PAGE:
“It was really hard in high school trying to figure out what you wanted to do,” said Caleb Watts, a criminal justice student from McKenzie. Responding to the comment, Brooks said, “We are looking at that very issue. … We’re trying to find a way to find college and career counselors.” One idea, he said, is to identify small groups of high schools and assign a person to handle college and career counseling for those schools.
Megan Burcham, an engineering student from Martin, said she knew of students entering UT Martin with up to 30 hours of college credit. She entered the university with only six hours of college credit and said “high schools should be more willing to accept college help to prepare students.” Brooks responded, “I’d like to see … every child to have the opportunity to pick up a minimum of 18 hours (of college credit in high school).”
Brooks wished the students success in their educational endeavors and emphasized the value of their academic pursuits.
“Don’t ever think that it’s going to be easy,” he said. “You’ll have times that are tough ahead of you, but you’ll have a foundation academically that you can always fall back on, and that’s important.”
NASHVILLE—The UT Advocacy Council met for their annual winter meeting this past Saturday, February 2. Despite inclement weather, more than 100 University of Tennessee advocates from across the state met to discuss a number of legislative issues facing the University and how they could help.
Senator Jim Tracy (R-Shelbyville) delivered the keynote address, where he discussed the necessity of quality higher education for a prosperous Tennessee. Senator Tracy also issued a challenge to each of the meeting participants: Contact and get to know their legislators on a personal level to strengthen the influence that they can have in state government.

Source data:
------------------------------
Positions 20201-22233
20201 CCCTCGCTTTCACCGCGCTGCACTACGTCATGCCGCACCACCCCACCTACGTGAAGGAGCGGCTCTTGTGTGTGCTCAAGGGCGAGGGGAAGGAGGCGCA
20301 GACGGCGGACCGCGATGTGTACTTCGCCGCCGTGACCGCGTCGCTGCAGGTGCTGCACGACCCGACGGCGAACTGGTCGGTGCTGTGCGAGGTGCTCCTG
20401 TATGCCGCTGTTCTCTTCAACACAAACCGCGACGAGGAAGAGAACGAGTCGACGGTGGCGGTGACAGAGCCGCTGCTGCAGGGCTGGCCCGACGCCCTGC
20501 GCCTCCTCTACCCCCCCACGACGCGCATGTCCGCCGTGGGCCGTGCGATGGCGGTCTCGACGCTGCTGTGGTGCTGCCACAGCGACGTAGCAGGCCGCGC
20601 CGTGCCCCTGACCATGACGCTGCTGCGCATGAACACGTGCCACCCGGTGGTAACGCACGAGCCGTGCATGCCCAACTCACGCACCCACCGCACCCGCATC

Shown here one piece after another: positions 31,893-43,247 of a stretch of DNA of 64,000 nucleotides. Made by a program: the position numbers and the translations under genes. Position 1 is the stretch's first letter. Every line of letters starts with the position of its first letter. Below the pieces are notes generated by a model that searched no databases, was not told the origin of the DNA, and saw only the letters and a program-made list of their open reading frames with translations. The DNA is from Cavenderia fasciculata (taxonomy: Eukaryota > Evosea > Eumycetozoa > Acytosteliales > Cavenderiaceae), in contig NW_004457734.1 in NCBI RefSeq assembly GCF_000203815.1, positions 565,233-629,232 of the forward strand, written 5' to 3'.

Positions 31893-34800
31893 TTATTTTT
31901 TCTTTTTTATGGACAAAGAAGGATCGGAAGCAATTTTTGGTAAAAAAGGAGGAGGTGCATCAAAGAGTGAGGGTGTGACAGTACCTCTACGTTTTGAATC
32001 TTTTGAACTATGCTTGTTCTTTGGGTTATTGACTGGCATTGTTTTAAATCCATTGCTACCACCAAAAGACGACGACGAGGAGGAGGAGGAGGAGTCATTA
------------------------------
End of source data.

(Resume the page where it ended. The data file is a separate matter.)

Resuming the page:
Following Senator Tracy’s address, the UT Office of Government Relations and Advocacy staff held a panel discussion on current legislative issues that will impact the University and hosted questions from the Advocacy Council members. The lively discussion revealed strong constituent support for the University and rapidly growing interest in advocacy.
After the meeting’s adjournment, advocates enjoyed a reception at the Governor’s Executive Residence. The reception was held in memory of Mr. Emmett Edwards, the Alumni Legislative Council’s most recent Chairman. Special guests included Governor Bill Haslam, Senator Jim Tracy, and UT President DiPietro.
We would like to thank the Advocacy Council members for their service, support, and commitment to higher education in Tennessee. We would also like to thank Governor Bill Haslam and Senator Jim Tracy for their participation, meaningful support, and service to the State.
Early voting begins on Wednesday, October 17 in Tennessee and will continue until Thursday, November 1. Utilized by many for its convenience, early voting allows voters to select any early voting location operated by their local election commission office (you are not bound to the precinct listed on your voter registration card).
From the Tennessee Department of State:
Any of the following IDs may be used, even if expired:
- Tennessee drivers license with your photo